Principal naval bases for Ottoman naval forces in 1914 were Alexandretta, Basrah, Canakkale, Beyrut, Djeddah, Hocliecla, Jaffa, Samsoun, Izmir, Sinope, Smyrna, Trebizond, and the main arsenal at lstanbul. The main Ottoman coal port was Zonguldak, roughly 150 miles from the Bosporus Strait on the Black Sea. The Ottoman navy did have a marine unit of about 4,000 men. As far as the ships were involved (all of them being more or less old), it had 2 battleships (both obsolete), 1 coastal defense ship, 2 protected cruisers (old) and few small ships of various types. During the reign of Sultan Abdul Hamid the navy practically was not training, number of personnel was severely cut and most of the bigger guns were not operational. Sultan did place some orders in Britain and Germany but his main idea was to avoid paying the money due so the results were predictable. After he was deposed, the new government was trying to change situation by introducing the naval programs drawn up by the British mission along with British tactics to utilize such plans. By 1912 the Ottoman Empire did not, yet, get any noticeable results of these efforts, except for a drastic reduction of its personnel from 31,000 in 1908 to 7,000 in 1912, and it is anybody’s guess how these programs would work out: they were influenced by both Alfred Mahan's view on empire building and British experience in empire seizing. In neither scenario was the true problem of the Ottoman Empire confronted: that of empire protecting.

Italian fleet had 12 battleships, 19 cruisers, 40 destroyers, 90 torpedo boats and 10 coastal defense ships. In other words, the naval forces were incomparable, especially taking into an account that Italian Navy included 4 recently built battleships of Regina Elena class, each with 2 inch /40 calibers and 12 8 inch/45 calibers Armstrong guns made by Elswick Ordnance Company. The ships had modern engines but traded protection for speed and rather questionable firepower: only one of main caliber guns could be deployed at any position but broadside and the range of their relatively short guns was not impressive. Actually, even in the terms of speed they were already behind ships made after 1909. But none of the above mattered in confrontation with the Ottoman fleet, if it was going to happen. Which, at least on a major scale, was extremely unlikely because as soon as the war was declared the main force of the Ottoman fleet withdrew for the safety of the Dardanelles.
The Italian Mediterranean fleet was divided into two squadrons with two divisions in each squadron (one of 4 battleships and one of 4 cruisers). Smaller ships were attached to each of these units.
The detachment of small Italian war ships was based in Somaliland at Mogadishu being augmented by the cruisers: R.I.S. Piemonte, R.l.S. Artigliere, R.I.S. Calabria, and R.I.S. Puglia.

Austrian Fleet.
  • 10 battleships including just completed Tegetthoff (20,000 tons, 20.4 knots, main caliber 12 - 12” guns, armor - 279 mm)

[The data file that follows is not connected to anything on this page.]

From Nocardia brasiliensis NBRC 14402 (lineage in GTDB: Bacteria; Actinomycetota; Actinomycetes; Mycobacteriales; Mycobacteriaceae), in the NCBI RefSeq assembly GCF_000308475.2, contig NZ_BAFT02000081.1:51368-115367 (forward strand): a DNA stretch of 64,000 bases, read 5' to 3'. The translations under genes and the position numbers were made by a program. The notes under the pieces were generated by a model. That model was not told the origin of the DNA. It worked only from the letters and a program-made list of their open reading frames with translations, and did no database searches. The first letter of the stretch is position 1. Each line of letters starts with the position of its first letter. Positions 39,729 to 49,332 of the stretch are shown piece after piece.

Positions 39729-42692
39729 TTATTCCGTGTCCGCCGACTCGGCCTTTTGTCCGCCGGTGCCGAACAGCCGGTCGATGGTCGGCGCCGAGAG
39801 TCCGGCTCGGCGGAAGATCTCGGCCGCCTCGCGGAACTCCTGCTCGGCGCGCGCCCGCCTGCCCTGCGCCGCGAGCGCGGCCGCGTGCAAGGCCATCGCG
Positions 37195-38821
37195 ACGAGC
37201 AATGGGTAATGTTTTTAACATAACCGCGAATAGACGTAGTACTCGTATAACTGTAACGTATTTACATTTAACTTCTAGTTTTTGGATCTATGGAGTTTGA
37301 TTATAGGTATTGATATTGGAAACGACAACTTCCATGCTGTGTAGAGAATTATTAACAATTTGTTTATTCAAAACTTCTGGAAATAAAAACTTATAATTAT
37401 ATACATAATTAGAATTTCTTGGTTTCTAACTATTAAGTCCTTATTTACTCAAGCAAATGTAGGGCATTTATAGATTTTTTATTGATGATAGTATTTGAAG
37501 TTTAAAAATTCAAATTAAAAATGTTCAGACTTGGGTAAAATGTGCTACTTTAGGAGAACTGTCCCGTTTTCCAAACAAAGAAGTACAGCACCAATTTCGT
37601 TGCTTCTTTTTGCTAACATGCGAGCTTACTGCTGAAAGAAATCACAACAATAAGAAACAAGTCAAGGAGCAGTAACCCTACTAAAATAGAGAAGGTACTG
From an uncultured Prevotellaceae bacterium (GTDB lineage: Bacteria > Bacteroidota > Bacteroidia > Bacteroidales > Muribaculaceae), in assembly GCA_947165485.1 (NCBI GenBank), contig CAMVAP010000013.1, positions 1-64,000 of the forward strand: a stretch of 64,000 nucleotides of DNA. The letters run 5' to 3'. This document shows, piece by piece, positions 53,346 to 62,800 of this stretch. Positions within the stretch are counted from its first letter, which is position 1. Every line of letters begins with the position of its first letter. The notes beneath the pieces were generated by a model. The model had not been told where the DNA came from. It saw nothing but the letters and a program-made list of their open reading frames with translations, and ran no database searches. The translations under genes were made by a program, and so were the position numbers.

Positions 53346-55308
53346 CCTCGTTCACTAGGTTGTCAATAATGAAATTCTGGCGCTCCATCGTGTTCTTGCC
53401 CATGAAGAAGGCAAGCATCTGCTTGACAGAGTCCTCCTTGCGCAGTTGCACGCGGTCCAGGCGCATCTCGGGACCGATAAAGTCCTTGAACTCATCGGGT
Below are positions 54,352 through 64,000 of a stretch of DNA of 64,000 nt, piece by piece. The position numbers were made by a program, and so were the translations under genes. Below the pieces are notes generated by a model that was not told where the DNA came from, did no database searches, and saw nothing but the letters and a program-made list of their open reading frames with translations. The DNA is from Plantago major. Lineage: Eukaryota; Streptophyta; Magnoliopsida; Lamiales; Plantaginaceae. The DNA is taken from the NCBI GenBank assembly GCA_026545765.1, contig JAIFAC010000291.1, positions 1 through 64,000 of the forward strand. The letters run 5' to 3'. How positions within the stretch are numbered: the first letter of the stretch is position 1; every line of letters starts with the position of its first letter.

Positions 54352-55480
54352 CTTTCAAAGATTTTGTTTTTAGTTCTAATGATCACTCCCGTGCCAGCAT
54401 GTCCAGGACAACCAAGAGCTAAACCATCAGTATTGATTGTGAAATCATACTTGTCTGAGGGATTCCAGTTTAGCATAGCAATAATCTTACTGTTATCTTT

• three armored cruisers
  • three protected cruisers
  • 1 fast cruiser
  • 13 destroyers
  • 36 torpedo boats
  • 6 submarines
  • 3 coastal defense ships
  • numerous old ships still afloat
British Mediterranean Fleet:
  • battlecruisers "Inflexible", "Indefatigable" and "Indomitable"
  • four armoured cruisers of the 1st Cruiser Squadron,
  • four "Town" class light cruisers,
  • flotilla of destroyers
French Mediterranean Fleet:
  • six old battleships,
  • eleven pre-dreadnoughts,
  • dreadnoughts "Jean Bart" and "Courbet"
  • 11 armoured cruisers,
  • four protected cruisers,
  • 43 destroyers and 17 submarines.
German Mediterranean Squadron, consisting of the heavy cruiser Goeben and light cruiser Breslau, by Wilhelm’s order went to the Ottoman service.

Russian Black Sea Fleet. By 1911 it was not too impressive because most of the new ships were going to the Pacific and Baltic fleets. Now most of it had been sent for “Straits protection” operation on the Med:
  • Ship of the line “Empress Maria” - 23,000 tons, 21 knots, and 12 12” guns of main caliber.
  • 7 old style battleships:
    • 4 with displacement 13,000 tons, speed 16 knots, main caliber - 4 12” guns and various combinations of 8”, 6” and smaller guns
    • 2 with displacement of 10,000 tons, speed 14-15 knots, 6 12” guns and 6 6” guns. Left in the Black Sea.
    • 1 with displacement 8,000 tons, speed 14 knots, 4 10” and 8 6” guns. Left in the Black Sea.
  • 2 cruisers - 6,500 tons, 23 knots, 12 6” and 12 75 mm guns.
  • Destroyers:
    • 4 - 600 tons, 26 knots
    • 13 - 350 tons, 26 knots
    • 4 - 240 tons, 26 knots (left in the Black Sea)
  • 4 gunboats - 1,250 tons, 12 knots, 8”,6”, 75mm, 47mm (2 left in the Black Sea)
  • 12 torpedo boats (left in the Black Sea)
  • 6 transport ships
  • 4 submarines
  • 1 hydroplane transporter.

Intermission. Common features of the concept of aircraft carriers were proposed in the report of the U.S. Naval Attaché in France in 1908. The concept of aircraft carriers was described in more detail in Clément Ader's book L'Aviation Militaire, published in 1909. The first takeoff from the deck was made on November 14, 1910 by American Eugene B. Eli from the light cruiser Birmingham. (Eng. USS Birmingham (CL-2)). In 1909 captain of the naval engineer corps L. Matsievich made a report in St. Petersburg on the need to create aircraft carriers, and then six months later proposed a project for the construction of an aircraft carrier for 25 aircraft, with preliminary experiments on one of the destroyers. In the spring of 1910, Lieutenant Colonel K. Konkotkin, was offered a much cheaper project to convert the outdated ship Admiral Lazarev into a real aircraft carrier with a flight deck and hangar. They were not rejected, just put on hold until future times due to the shortage of funds.
It was decided to implemented a much more modest project
: to convert steamships Empress Alexandra, Emperor Alexander I, Emperor Nicholas I, Romania into hydroplanes transporters [1]. They were not real carriers because its hydroplanes were operating off the sea surface. Electric winches and Temperley booms were installed to lift and lower hydroplanes.